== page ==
Research highlights need for grassland conservation, agriculture support
For farmers struggling against economic forces and doing everything they can to keep afloat, grassland biodiversity may be the last thing they want to worry about.
But expanding crops into grasslands to increase production could further jeopardize their operations’ profitability due to diminished yields, according to University of Wisconsin–Madison researchers. And these areas, while generally not well suited for growing crops, are important to the native biodiversity of the Midwest.
“Croplands are continuing to expand into grasslands and other natural areas at high rates — over a million acres per year are being converted,” says Tyler Lark, an assistant scientist in UW–Madison’s Center for Sustainability and the Global Environment in the Nelson Institute for Environmental Studies.
In 2015, Lark and his collaborators in the lab of geography and environmental studies Professor Holly Gibbs published their first land-use analysis on cropland expansion, which found 7.3 million acres of primarily grasslands converted to farmland between 2008 and 2012.
In a new study, published last month in the journal Nature Communications, the researchers show that newly added croplands generated, on average, 10 percent less yield than existing cropland. By adding maps of habitat quality to the crop expansion analyses, they also found the cropland-converted grasslands to be areas extremely important to wildlife.
For example, Lark says these areas support three times more milkweed — a plant important to monarch butterflies — and also provide critical nesting access and breeding sites for birds.
“Even though these lands may not be prime for agricultural use, they’re really some of the most important and valuable wildlife habitat that exists in the U.S.,” Lark says. “We’re losing millions of milkweed plants each year due to cropland expansion, which puts land use change on the same order of magnitude as some of the other pre-eminent threats to monarchs.”
Lark and his team used satellite data from the U.S. Department of Agriculture and the U.S. Geological Survey tracking the usage of basically every field in the country. They cross-referenced that data with crop yield maps and ones indicating wildlife habitat quality and used algorithms to determine which areas experienced significant change over the time period — hotspots, as Lark called them. Often, these hotspots were ecologically important grasslands.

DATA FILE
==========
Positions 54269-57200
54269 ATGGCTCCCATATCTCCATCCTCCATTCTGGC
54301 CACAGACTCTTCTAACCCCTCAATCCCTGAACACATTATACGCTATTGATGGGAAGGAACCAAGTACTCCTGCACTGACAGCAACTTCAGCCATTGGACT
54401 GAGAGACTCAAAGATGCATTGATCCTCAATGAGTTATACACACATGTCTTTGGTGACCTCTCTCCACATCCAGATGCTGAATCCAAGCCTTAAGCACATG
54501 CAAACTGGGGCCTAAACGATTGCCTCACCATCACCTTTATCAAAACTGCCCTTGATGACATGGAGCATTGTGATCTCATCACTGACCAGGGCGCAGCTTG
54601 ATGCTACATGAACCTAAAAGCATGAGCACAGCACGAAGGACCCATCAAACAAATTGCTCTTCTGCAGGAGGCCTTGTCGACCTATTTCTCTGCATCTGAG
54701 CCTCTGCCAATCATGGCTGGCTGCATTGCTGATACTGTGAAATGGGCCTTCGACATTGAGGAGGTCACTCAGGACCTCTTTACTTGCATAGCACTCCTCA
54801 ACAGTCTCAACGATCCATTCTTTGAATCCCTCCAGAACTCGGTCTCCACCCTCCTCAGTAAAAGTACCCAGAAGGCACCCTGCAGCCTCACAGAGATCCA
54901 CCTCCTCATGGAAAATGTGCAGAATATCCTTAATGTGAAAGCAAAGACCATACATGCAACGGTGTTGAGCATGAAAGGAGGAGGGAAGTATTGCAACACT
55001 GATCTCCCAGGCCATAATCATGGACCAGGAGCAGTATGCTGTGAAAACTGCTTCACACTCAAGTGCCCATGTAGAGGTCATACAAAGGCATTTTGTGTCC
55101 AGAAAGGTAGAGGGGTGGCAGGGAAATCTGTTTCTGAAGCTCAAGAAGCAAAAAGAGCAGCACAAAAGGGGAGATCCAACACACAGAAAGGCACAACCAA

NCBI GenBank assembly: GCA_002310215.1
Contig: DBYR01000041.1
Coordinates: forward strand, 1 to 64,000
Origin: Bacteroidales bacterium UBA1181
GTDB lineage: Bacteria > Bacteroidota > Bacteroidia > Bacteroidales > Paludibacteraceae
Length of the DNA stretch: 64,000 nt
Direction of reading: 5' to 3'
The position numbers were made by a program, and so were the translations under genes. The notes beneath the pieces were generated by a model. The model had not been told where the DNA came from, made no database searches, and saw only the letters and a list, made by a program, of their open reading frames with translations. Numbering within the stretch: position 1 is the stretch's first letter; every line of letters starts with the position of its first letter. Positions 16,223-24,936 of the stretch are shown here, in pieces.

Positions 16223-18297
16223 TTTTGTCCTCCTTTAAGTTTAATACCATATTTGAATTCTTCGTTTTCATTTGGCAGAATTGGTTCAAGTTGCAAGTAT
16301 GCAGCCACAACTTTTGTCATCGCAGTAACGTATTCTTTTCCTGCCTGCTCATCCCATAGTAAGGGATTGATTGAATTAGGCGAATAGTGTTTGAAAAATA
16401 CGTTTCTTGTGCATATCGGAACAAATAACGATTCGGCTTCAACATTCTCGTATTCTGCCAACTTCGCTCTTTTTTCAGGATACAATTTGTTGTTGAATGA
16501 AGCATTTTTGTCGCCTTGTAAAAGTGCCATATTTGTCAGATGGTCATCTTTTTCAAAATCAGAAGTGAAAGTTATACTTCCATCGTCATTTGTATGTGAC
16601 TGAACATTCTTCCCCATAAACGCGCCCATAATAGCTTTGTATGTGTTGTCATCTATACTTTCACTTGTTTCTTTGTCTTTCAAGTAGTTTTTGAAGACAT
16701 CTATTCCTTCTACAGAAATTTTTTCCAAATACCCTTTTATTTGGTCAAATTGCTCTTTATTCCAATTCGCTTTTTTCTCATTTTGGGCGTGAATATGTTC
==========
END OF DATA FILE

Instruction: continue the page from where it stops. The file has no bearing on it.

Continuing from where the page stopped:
Lark says farmers want to manage their lands in the most effective way possible, which goes hand in hand with conserving the environment. But they’re often constrained by economics, so when government agencies cut funding from programs that support conservation, like USDA’s Conservation Reserve Program, farmers sometimes have to use these low-quality lands in order to sustain their business.
“Farmers are often the best stewards of land,” Lark says. “But in an earlier farm bill, there was a large reduction to the overall support for land conservation programs, and a lot of that marginal land came back into production.”
One way to protect these ecosystems is to reform federal subsidies — such as crop insurance — in a way that doesn’t pit production against conservation, a message Lark has delivered to policymakers and governmental stakeholders in Washington, D.C.
“North America’s grasslands are a threatened ecosystem that needs greater attention and greater protection,” Lark says. “Everyone has been eager for the data and eager to work together making positive change towards solutions, such as policies that support both farmers and the environment.”
“Even though these lands may not be prime for agricultural use, they’re really some of the most important and valuable wildlife habitat that exists in the U.S.,” Lark says.
For those in the public interested in supporting grasslands, Lark says the best things to do are get outside and appreciate those environments on hikes or nature walks, choose grassland-based products like honey or pasture-raised dairy, and push for more governmental support for conservation.
According to Gibbs, you don’t need to manage cropland to help.
“We can all make change right in our own front and back yards by adding wildlife habitat to our lawns,” Gibbs says. “Gardening for wildlife can help save pollinators like bees that we all depend on for food production”.
Overall, Lark says the study indicates a need to support producers and invest in conservation-minded policy.
“Ultimately, we need to protect and conserve our natural ecosystems and better support our agricultural producers,” Lark says. “(This study) points us towards finding solutions to these challenges facing our agricultural systems, and emphasizes the importance of reducing grassland conversion.”